Cereal boxes illustrate evolving consumer PR

Breakfast is changing, and when it comes to consumer PR in the food and beverage industry, getting the message right requires the proper mix of messaging appealing to the consumer market and messaging driving consumer tastes.

When breakfast cereal was initially introduced to the public as a viable option to get your day started, it was marketed mostly for taste and convenience. Easy for mom, and tasty for the kiddos. Things have changed. Today, cereal was once positioned as “sweet and delicious” sells on its healthiness.

A closer look at the messaging on the face of several cereal boxes brings this evolving consumer PR trend into stark relief.

Early versions of Kellogg’s Frosted Flakes offered no subtlety: “Sugar frosted flakes of corn.” That’s it, and that’s all. No silver lining. No opposing healthy suggestion. Just blatant facts, delivered in black, block text. However, on today’s boxes, right above the “Frosted Flakes” (which, by the way, omits “sugar” from above Frosted Flakes), is the phrase: “Good Source of VITAMIN D.”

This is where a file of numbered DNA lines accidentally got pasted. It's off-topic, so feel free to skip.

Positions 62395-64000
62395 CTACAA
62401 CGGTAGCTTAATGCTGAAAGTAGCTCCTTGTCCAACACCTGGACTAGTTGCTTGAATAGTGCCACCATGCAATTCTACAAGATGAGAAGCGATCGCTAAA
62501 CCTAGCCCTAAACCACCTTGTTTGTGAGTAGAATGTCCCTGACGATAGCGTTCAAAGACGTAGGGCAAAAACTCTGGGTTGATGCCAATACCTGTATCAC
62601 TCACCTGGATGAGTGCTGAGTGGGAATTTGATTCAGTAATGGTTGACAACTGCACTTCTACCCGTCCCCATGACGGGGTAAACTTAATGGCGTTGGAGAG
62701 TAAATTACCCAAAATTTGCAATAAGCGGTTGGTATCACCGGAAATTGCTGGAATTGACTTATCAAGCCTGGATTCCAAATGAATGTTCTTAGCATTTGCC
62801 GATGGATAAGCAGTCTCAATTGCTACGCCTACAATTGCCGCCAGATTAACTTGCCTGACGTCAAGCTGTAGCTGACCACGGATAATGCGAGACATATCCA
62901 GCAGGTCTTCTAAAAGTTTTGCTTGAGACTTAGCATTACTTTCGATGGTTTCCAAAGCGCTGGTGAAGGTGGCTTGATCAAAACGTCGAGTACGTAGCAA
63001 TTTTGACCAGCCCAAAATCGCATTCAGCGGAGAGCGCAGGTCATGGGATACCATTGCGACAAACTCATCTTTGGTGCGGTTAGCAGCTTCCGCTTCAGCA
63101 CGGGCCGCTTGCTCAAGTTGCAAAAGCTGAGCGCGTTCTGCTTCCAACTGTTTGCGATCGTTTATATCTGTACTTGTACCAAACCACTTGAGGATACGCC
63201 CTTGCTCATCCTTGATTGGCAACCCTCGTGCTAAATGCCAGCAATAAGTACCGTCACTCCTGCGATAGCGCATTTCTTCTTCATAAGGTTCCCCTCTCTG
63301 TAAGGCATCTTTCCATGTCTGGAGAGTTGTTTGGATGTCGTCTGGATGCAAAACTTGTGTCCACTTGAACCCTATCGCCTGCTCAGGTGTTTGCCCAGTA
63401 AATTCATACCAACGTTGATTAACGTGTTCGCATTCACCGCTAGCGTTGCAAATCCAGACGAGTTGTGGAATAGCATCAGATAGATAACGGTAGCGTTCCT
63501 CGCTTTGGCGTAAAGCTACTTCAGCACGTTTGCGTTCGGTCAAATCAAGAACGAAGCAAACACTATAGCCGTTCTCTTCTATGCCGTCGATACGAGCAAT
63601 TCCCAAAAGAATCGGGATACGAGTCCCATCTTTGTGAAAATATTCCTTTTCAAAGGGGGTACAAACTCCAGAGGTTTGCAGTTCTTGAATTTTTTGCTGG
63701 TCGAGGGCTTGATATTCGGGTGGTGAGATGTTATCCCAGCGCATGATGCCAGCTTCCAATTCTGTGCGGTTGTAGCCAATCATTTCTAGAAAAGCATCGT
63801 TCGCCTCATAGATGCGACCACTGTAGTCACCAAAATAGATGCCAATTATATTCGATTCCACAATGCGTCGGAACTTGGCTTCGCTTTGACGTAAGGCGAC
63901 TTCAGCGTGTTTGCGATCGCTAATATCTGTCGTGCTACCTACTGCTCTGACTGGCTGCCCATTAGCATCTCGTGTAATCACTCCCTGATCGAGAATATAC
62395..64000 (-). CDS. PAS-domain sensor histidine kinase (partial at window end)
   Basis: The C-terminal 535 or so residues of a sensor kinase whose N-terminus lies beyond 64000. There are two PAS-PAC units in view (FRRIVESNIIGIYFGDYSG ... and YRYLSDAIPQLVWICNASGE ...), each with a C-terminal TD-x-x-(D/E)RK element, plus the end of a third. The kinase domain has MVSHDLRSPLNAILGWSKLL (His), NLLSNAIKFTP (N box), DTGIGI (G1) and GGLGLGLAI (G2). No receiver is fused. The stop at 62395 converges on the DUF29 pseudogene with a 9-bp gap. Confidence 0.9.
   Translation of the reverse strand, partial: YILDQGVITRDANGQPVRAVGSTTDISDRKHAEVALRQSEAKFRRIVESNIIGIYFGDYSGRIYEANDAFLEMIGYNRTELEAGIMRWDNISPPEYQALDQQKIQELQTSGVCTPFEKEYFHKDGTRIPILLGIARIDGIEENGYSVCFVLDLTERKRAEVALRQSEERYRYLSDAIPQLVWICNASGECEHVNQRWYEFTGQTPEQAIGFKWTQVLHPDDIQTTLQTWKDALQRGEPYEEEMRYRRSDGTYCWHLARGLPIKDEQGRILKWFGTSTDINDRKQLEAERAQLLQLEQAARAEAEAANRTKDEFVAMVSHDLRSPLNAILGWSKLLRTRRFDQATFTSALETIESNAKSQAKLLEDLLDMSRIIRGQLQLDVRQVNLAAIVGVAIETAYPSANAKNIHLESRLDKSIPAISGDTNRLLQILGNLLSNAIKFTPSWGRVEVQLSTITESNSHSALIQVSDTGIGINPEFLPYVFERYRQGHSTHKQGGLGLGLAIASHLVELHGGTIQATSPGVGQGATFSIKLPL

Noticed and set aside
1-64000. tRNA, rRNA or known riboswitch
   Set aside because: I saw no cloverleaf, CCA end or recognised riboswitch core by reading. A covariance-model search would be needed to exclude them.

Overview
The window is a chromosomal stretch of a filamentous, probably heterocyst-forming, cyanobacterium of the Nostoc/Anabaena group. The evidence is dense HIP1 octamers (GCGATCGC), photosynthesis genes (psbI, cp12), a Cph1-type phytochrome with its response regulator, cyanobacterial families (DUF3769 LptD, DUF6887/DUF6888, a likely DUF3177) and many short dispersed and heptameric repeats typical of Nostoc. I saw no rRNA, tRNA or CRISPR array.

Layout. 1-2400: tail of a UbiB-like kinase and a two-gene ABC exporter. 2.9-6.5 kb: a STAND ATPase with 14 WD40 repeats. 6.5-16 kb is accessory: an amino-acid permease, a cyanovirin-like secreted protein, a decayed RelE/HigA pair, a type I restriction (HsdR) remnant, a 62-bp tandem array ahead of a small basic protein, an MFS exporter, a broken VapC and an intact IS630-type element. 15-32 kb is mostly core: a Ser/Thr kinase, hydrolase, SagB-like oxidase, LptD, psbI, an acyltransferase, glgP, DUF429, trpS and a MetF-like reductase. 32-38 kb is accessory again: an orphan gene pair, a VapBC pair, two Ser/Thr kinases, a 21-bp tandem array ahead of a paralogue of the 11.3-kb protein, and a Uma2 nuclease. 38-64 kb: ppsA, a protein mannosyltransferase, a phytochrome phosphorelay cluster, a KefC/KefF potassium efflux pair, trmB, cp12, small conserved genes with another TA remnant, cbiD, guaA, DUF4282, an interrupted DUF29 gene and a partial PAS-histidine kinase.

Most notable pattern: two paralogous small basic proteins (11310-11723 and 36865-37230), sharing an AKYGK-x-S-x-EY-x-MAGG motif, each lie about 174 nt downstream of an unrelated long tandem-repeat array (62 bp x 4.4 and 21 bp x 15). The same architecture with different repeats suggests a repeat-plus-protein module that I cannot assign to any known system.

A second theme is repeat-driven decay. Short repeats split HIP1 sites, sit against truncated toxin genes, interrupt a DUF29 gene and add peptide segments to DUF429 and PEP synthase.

Post pulls the same switch with Alpha-Bits. In early incarnations, Alpha-Bits came with the subtitle: “Sugar sparkled ABCs” and was described as a “ready to eat oat cereal in Alphabet form!” Today, Alpha-Bits has erased the “sugar sparkled” from its description, opting for “20g WHOLE GRAIN” and “12 essential vitamins” in its “multigrain cereal.” This excellent example shows how buzzwords replaced plain descriptions in advertising. “Oats” has become BOTH “whole grain” and “multigrain” in a single box face. You can’t read the box without feeling pretty good about picking up those (no longer sugar sparkled but still sweetened) ABCs.

Not to pick on Kellogg’s but the company provides another excellent example with its “Corn Pops” brand. In the early days, Corn Pops were “SUGAR corn POPS” emphasis heavily on SUGAR and much less so on corn. Today, the brand is simply “Corn Pops” and the top of the box boasts the product offers a “Good Source of FIBER.” The emphasis here is clear. We know and you know there is sweetener in this cereal, but we won’t tell if you won’t think about it.

So … why? What is it about the messaging then and now hitting the right mark for consumers and what can that teach us about marketing food and beverage today?

Tell people what they expect (read: want) to hear. Everyone buying Frosted Flakes understands they are, well, “frosted.” The trick is to entice the consumer to make the next logical jump … or at least to quickly do the mental math and compromise. Sure, it’s sugary, but my kid loves it, and he will get plenty of vitamin D, which is important. The rationalization is over in a split second, and the consumer makes the call without ever having to blatantly lie to herself. Is it a thin premise? Sure. But we have more shopping to do. Let’s get that in the cart and grab some organic chicken.

Ronn Torossian is a New York based PR executive – CEO of 5WPR – and founder of the Ronn Torossian Foundation.